This spot seems to be a popular choice among skiers and there were quite a number of skiers along with us, who quickly got into their gears and started skiing. Enjoyed views walking down the foot-deep snow and watched the skiers (looked like tiny colourful ants) skiing down almost 90-degree vertical slopes! Had some hot soup and snacks at the terrace restaurant (justifiably expensive!) and came back to Diavolezza station to continue our onward journey to Tirano.

A very scenic train ride descending from 1800 mtrs to 440 mtrs as the train drops down from high mountain terrain travelling over curved viaducts, winding tunnels, wild gorges, icy glaciers, beautiful valleys and Alpine meadows. During the 1.5 hours journey, the train stopped at several tiny picture-postcard stations; two spots come to my mind- Alp Grum, where you can watch the train taking a 1800 turn. Another place is after Poschiavo town where it takes almost 2700 bend over a bridge!

There is a visible difference as you move from the Swiss side to the Italian side. You can notice how the homes look different, how the streets and the shops all look different.


We knew in advance that the Palazzo Salis is closed during winter and so we walked through the historic part of Tirano towards Santuario Madonna. Located at the crossroads of busy streets, this church has lots of beautiful carvings in the ceilings and walls and a very big intricately carved wooden pipe organ. In fact trains to and from St.Moritz actually cross near the Church! Spent some time in the church and walked back to the station through the tree-lined avenue and took the 5 pm train back to St. Moritz. Half way through our return journey, it started snowing quite heavily and continued through the night.


The long journey to the snow..

Whiteout and snowflakes…

Whether you landed here from Trip Advisor or directly, I am pleased to share our experiences at the Engadine Alps, where we spent some fabulous five days (four nights).

Day 1

The long journey to the snow..

Arrived Zurich Airport at 12.45 pm, baggage collection and exit was fast. Went straight to Swiss Pass counter (little further away round the corner from the SBB ticket counters). Though I had a tentative itinerary, the lady at the counter was kind enough to provide us more details, fares, connections, etc. Bought an 8-day Swiss Pass @CHF 363 each, had a light lunch from a nearby café, took the lift down to the train station and off we went to Zurich Main station. Boarded the waiting train bound for Chur. After ca 1.5 hours we reached Chur and changed to Rhaetian Railways, a small gauge train, for a beautiful 2 hours ride to St. Moritz. The journey not only gave us much needed relaxation but also refreshed us with the stunning scenery as the train passed through several bridges and tunnels including the famous Albula tunnel.

Took the Postbus No.1 waiting outside St.Moritz train station and got off at Silvaplana Post bus stop; our apartment Chesa Munteratsch was just across the road. (My review of the apartment posted separately.) It was already 6.30 pm and dark. Dropped our luggage and went quickly to Volg supermarket, 100 metres away, and bought milk, bread, butter etc. The chillness was getting into our bones and so walked back to our apartment and retired early. End of day 1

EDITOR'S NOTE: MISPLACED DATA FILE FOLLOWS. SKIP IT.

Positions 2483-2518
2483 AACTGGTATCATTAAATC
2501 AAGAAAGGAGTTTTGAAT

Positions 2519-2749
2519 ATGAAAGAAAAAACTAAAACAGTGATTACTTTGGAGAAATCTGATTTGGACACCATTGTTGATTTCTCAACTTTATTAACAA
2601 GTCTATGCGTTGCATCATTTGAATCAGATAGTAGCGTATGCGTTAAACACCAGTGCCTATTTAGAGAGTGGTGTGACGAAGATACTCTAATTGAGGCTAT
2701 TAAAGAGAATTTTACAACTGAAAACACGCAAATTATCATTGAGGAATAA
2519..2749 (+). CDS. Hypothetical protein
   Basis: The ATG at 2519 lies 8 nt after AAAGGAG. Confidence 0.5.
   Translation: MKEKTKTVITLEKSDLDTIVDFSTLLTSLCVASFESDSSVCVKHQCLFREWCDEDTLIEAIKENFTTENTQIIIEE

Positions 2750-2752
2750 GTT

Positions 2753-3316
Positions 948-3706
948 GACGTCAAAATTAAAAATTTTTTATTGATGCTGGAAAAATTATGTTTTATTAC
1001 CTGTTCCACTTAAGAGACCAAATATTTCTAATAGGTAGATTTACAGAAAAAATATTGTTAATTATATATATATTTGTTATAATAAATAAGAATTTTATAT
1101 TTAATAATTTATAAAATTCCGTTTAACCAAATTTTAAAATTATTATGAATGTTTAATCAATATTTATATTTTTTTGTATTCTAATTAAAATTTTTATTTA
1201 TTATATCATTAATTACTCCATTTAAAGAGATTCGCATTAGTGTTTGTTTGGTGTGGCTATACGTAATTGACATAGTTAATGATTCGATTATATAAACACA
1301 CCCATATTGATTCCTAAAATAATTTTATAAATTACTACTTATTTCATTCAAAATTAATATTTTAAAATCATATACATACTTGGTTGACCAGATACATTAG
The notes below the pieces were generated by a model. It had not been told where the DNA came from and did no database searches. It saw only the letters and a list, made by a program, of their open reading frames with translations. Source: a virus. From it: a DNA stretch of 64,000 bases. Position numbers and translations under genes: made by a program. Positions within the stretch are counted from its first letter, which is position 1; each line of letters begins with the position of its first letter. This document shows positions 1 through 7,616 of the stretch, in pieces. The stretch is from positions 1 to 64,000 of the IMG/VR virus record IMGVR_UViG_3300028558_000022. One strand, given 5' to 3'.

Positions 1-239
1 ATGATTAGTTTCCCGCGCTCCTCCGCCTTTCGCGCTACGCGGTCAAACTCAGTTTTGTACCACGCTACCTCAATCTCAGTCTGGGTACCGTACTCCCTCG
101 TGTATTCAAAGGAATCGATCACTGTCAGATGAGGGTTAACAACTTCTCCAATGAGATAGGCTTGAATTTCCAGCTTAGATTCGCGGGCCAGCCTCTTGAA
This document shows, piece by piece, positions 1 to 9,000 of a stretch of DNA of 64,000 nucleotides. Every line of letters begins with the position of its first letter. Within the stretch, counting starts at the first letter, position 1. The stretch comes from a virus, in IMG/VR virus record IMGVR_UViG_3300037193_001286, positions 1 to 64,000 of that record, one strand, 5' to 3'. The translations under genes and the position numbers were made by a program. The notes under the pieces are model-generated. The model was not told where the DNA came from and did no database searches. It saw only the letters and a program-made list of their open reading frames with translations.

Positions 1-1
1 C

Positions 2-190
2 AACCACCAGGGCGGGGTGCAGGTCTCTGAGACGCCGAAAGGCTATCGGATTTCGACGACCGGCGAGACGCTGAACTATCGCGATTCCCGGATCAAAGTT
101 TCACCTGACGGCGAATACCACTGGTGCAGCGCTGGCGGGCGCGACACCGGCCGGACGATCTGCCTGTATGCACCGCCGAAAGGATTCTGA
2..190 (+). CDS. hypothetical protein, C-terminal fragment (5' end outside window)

Day 2

Whiteout and snowflakes…

Enjoyed the panoramic view of the lake (which was frozen) from the balcony of our apartment over cup of coffee. The weather looked bright though not sunny. Visited the local Gothic church beside the lake and then took the free local bus to the cable station in Surlej to go to the Corvatsch mountain. Got 50% off on the cable car ticket as we had Swiss Pass and then took the cable ride to Murtèl. Spent some time at this mid-point and changed to another cable car to reach Corvatsch top station. It was a beautiful ride but the weather was around minus 8 degrees C at the top! Unfortunately by the time we reached Corvatsch peak, the cloud started gathering over the top and soon it was all whiteout; we could see nothing except the blinding, white hazy cloud! Had some hot coffee and croissant at the restaurant and returned to St. Moritz.

Went up to St. Moritz Dorf – the town area – and had a wonderful lunch at Hauser Restaurant. Seems to be a very popular place among the locals, as we had to wait for over 10 mins to get seated. We had a nice window side table and it was a delight to see streams of snowflakes falling outside the glass while we enjoyed our hot Asparagus soup, Rosti Ortolana and Fish & Chips. Came out, walked through the streets enjoying the snowflakes falling like soft petals and did some window-shopping of the high-end boutiques. Without doubt, as several websites mention, St. Moritz is a playground for the glamorous and wealthy.

Picked up chicken meat, eggs and vegetables from the nearby Coop supermarket and walked around the lake watching the hectic preparations for the forthcoming white turf event to be held in the middle of the frozen lake! Back to station and took Postbus 4 to our apartment. We made full use of the nice kitchen at the apartment and made a chicken dish, salad and had dinner with a glass of wine watching the flickering lights over the Corvatsch peak and the Nira Alpina hotel below, from our dining room.

End of Day 2